"Go down the hill, speak to the person; ask him who he is."

"I can't see his face. His head is turned from me. I have a very clear feeling that he is waiting for me." There was a short pause, and then Joe's voice—much lower, with a note of fear in it. "His face—he has just turned his head, and his face is a skull."

"That isn't anything—it just means that he was once alive, and is not any longer. Ask him what he wants."

"I don't understand him. He is trying to tell me something—I don't want to hear, I don't want to hear!"

With a violent movement, Joe threw the crystal against the wall, twisted himself upright, and swung his feet to the floor. He was trembling a little, and his face was white; a mist of perspiration showed at the roots of his hair. Fred was on his feet.

"What's the matter? Don't let the skull frighten you; it only means that you have to deal with someone who was once alive: after all, that's better than an entity which might be inimical."

"I don't feel that my pal with no face is particularly friendly, if it comes to that," retorted Joe, drily. "In fact, I'd just as soon I'd never started this."

"What was he trying to tell you that you didn't want to hear? Did you get any of it, or not?"

Joe hesitated. "He seemed to want me to go with him, but I didn't want to go. Something about him made me feel—not exactly frightened, but horribly depressed."

"Now that you've gone this far, Joe, I don't think you should give it up," Fred said slowly. "I don't believe he means you any harm. Next time you might go with him."

"Next time?" said Joe, lifting his eyebrows. "I'm not so sure there will be a next time. Not if I'm going to keep running into him."

Fred laughed. "You're not apt to, you know," he said. "In fact, it's very unusual to run into him twice. If it is the same one."

"It's the same one, all right," said Joe. "I can feel it, somehow." He picked up his hat.

"Well, I have to get up in the morning," he said. "Sorry I lost my temper like that, Fred. See you tomorrow." Fred flapped his hand in farewell as Joe went out the door, and lazily got to his feet. He went to the bookcase, and pulled out a volume; riffled it, put it back, and chose another. He glanced idly out of die window as he opened the second book; just in time to see Joe turning the corner. Except for Joe and one other figure, the street was deserted. The other figure—Fred suddenly leaned forward—was a thin man, dressed in something dark, with a slouch hat pulled down on his forehead. Fred strained his eyes in an attempt to see the second figure's face, as he turned the corner by the street light; but he was only able to catch a glimpse of white.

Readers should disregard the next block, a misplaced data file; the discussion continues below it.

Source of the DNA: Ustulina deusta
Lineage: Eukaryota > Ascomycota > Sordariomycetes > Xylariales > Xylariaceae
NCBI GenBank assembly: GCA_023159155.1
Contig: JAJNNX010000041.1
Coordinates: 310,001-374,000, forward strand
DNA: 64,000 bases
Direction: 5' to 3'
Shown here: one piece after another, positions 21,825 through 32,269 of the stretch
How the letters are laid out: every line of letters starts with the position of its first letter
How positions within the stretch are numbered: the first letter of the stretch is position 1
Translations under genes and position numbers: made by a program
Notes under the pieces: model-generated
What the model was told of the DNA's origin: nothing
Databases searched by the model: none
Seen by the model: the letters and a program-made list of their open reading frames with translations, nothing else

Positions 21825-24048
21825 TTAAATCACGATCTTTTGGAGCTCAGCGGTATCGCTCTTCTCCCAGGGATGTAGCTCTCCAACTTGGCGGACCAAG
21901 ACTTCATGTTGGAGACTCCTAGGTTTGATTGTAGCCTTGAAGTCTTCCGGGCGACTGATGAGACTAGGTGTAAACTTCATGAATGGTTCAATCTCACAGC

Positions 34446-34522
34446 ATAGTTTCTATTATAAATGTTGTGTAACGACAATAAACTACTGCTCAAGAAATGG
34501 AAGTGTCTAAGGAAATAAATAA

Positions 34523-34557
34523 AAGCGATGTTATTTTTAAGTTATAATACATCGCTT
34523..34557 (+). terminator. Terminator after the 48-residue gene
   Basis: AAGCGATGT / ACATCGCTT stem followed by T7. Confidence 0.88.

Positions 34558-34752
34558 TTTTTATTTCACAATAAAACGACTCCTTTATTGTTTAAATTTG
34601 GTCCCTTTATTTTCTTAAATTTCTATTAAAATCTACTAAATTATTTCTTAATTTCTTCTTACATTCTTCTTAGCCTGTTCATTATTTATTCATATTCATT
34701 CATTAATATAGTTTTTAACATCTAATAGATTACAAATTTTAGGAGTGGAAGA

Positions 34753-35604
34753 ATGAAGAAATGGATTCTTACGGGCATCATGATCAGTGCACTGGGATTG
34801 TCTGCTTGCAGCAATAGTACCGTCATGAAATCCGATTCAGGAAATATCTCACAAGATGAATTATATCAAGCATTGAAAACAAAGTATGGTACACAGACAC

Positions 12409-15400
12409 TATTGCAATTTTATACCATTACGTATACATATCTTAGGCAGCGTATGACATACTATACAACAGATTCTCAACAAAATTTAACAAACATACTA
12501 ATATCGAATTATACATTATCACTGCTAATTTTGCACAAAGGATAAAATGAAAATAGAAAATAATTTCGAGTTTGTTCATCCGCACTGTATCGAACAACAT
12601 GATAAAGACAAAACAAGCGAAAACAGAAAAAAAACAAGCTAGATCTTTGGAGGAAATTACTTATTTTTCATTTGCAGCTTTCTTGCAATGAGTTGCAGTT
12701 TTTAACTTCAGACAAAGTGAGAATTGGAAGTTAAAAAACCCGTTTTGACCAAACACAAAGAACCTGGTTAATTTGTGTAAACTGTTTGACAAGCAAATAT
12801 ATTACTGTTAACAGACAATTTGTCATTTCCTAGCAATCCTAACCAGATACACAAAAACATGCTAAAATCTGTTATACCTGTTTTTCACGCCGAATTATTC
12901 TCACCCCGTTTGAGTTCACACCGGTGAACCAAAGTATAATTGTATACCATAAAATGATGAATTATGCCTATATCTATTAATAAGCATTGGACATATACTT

He stood for a moment, indecisive; then shrugged his shoulders, turned out all the lights except the one next to the day bed, and went to bed, reading until he fell asleep.

HENRY and Arthur looked up from their drawing-boards as Fred came in, tossing his hat in the general direction of the clothes-tree that somewhat surrealistically adorned the corner of the studio.

"Only nine-thirty, and you grace the studio with your presence!" marveled Henry. "If I could get all of you to do it at the same time, I might have a really efficient organization here. You get in, and Joe doesn't. Never the time and the place and the loved one all together."

Fred looked sharply at Henry. "Joe isn't in yet? I thought you might have sent him out on a job."

"Nope—hasn't turned up yet this morning. Could be a hangover but you were presumably drinking with him, and you're here. He'll probably be in in a little while. Meanwhile, you can take this down the street to be photostatted, Fred. Tell him—" and Henry launched into a technical description of what he wanted. Fred retrieved his hat, picked up the drawings, and left.

When he returned, an hour later, his first question was, "Joe come in yet?" Henry was talking into the telephone, but Arthur shook his head. "Not yet."

"I'm going over to his house," Fred said, with sudden decision. "It isn't like him not to telephone."

"Be a lot simpler to telephone him," suggested Arthur. "Henry's going to need you here if Joe's sick. We have the Bilshire job to get out today, remember; promised for this afternoon."

"That's right—yes, sure I can telephone. I don't know why I feel so upset because Joe's late to work one day, unless it's because I feel sort of responsible. He got rather excited last night, and, in a way, it's my fault."

"Oh, good lord—not the marble again!" groaned Arthur. At that moment, Henry put down the telephone. Fred started forward. "Henry, let me have that a minute—I want to call Joe's house."

"Go ahead—tell him to get over here as quick as possible, even if he has leprosy. I told Stein he could have the Bilshire campaign by four o'clock, and I need Joe here, not nursing a hangover in bed."

He dialed the number, and listened to the ringing of the bell at the other end, unanswered. "There doesn't seem to be any—hello! Hello! Who is this? Oh, Mrs. Josephson, I didn't recognize your voice. Is Joe there?"

There was a brief silence. "He's— what?" Fred's plump face took on a pasty tinge. In a half-whisper, he said, "Dead? Joe? Not— When did it happen?" In the complete silence of the studio, Henry and Arthur could hear Mrs. Josephson's voice, roughened and distorted by hours of crying, almost as plainly as Fred himself, at the telephone.

"Last—last night," said the hoarse, tired voice. "Just when he came home. I heard his key in the lock, and looked out of my bedroom window. I thought I saw someone going down the path, but he had a slouch hat pulled down over his face, and I didn't recognize him as anyone I had ever seen with—with Joe." Her voice broke. "Then—I heard Joe fall, and I ran downstairs—but there was nothing I could do. We always knew' it might—might happen this way, but—"

Fred gently placed the 'phone in its cradle.